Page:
What is Cholesterol?Cholesterol is a fat-like substance produced primarily in our liver but also found in the foods we eat. The body makes all the cholesterol we need but what exactly do we need cholesterol for? In fact, cholesterol has several important functions including:
- the formation and maintenance of cell membranes
- the formation of sex hormones
- the production of bile salts that help digest foods
- the production of Vitamin D
What are Triglycerides?Triglycerides are the chemical form of most fats in the body and in the food we eat. When we eat, the fats are converted by our body into triglycerides, the form in which the body stores energy for when we need it. When the body needs energy, triglycerides are released and burned as fuel to meet our energy needs.
If We Need Them, Why are We Concerned About Having Too Much?As part of your routine care, your doctor will often perform a blood test that measures the amount of cholesterol and triglycerides in your blood. For some, the levels are just right. But for many, their diet, the medications they take, or their genetic make-up, causes their levels of cholesterol and triglycerides to be higher than required by the body. Unfortunately, more is not better. In fact, having too much cholesterol and triglycerides in your blood can be a threat to your health. Higher than normal levels of triglycerides and cholesterol have been linked to:
- heart disease characterized by chest pain and heart attacks
- peripheral vascular disease (clogged arteries in the legs)
- stroke as a result of clogged arteries in the head and neck
- pancreatitis and lipodystrophy
Not All Fats Are BadWhile too much fat is bad for your health, there are types of fat that are actually better for you than others. In fact, some fats have been shown to decrease your risk of heart disease. It is important to know which are the "good fats" and which are the "bad fats". There are two types of cholesterol.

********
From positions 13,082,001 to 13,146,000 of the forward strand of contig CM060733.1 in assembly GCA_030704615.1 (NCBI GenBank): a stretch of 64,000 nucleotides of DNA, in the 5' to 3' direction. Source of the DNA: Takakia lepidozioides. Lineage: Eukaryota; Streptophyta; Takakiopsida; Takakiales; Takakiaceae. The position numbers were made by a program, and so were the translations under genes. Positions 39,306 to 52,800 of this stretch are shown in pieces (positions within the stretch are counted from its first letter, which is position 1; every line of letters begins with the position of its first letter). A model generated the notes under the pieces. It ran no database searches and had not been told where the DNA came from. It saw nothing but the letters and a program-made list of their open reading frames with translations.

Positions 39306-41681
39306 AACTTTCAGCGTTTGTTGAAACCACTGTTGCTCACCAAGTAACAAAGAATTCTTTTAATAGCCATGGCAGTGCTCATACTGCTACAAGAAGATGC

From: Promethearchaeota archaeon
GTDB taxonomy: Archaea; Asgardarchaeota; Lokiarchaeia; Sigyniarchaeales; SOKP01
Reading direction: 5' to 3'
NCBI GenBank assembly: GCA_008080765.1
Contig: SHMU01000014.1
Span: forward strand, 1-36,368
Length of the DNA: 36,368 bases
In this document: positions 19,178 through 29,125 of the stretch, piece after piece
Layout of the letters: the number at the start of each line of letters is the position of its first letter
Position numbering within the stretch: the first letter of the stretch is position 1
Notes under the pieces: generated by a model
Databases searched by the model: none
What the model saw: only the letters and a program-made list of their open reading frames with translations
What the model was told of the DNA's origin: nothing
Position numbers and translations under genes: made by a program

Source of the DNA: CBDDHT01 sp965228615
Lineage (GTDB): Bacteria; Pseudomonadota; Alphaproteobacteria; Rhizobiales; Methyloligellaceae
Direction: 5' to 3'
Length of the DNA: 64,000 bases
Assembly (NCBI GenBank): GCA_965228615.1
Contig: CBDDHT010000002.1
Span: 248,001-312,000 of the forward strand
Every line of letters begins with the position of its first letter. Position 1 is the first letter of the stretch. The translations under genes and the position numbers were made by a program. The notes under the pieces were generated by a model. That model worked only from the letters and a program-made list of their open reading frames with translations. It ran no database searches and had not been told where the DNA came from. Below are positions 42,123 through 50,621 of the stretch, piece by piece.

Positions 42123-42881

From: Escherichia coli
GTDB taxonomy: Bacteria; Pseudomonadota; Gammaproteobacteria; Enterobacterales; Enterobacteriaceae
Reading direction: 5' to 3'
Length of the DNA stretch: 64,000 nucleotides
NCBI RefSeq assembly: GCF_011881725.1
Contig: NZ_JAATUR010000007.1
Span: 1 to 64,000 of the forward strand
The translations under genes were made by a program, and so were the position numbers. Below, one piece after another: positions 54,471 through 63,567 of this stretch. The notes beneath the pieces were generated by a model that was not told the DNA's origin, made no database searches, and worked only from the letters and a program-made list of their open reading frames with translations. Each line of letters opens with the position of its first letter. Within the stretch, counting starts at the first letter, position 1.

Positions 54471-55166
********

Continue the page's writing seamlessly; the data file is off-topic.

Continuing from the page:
- High Density Lipids (HDL)
Also known as "good cholesterol". These lipids carry harmful fatty deposits away from cells and tissues to the liver for excretion from the body. An HDL that is too low actually increases your risk of heart disease.
- ~The higher the HDL the better.~
- Low Density Lipids (LDL)
Also known as "bad cholesterol". These lipids account for most of the cholesterol in the blood. They carry cholesterol to the tissues and vessels of the body, where they are deposited on the vessel walls, causing narrowed or clogged arteries. An LDL that is too high increases your risk of heart disease.
- ~The lower the LDL the better.~
What Factors Affect Cholesterol Levels?There are many factors that can affect the levels of cholesterol. Some of these factors are out of our control; for example a genetic tendency (a family history) to have high cholesterol levels. But many of the factors are under our control. These include:
- a diet high in fats and/or carbohydrates (sugars)
- a lack of exercise
- certain medications including those used to treat HIV
Page 2 teaches us what we can do to keep our cholesterol and triglycerides under control.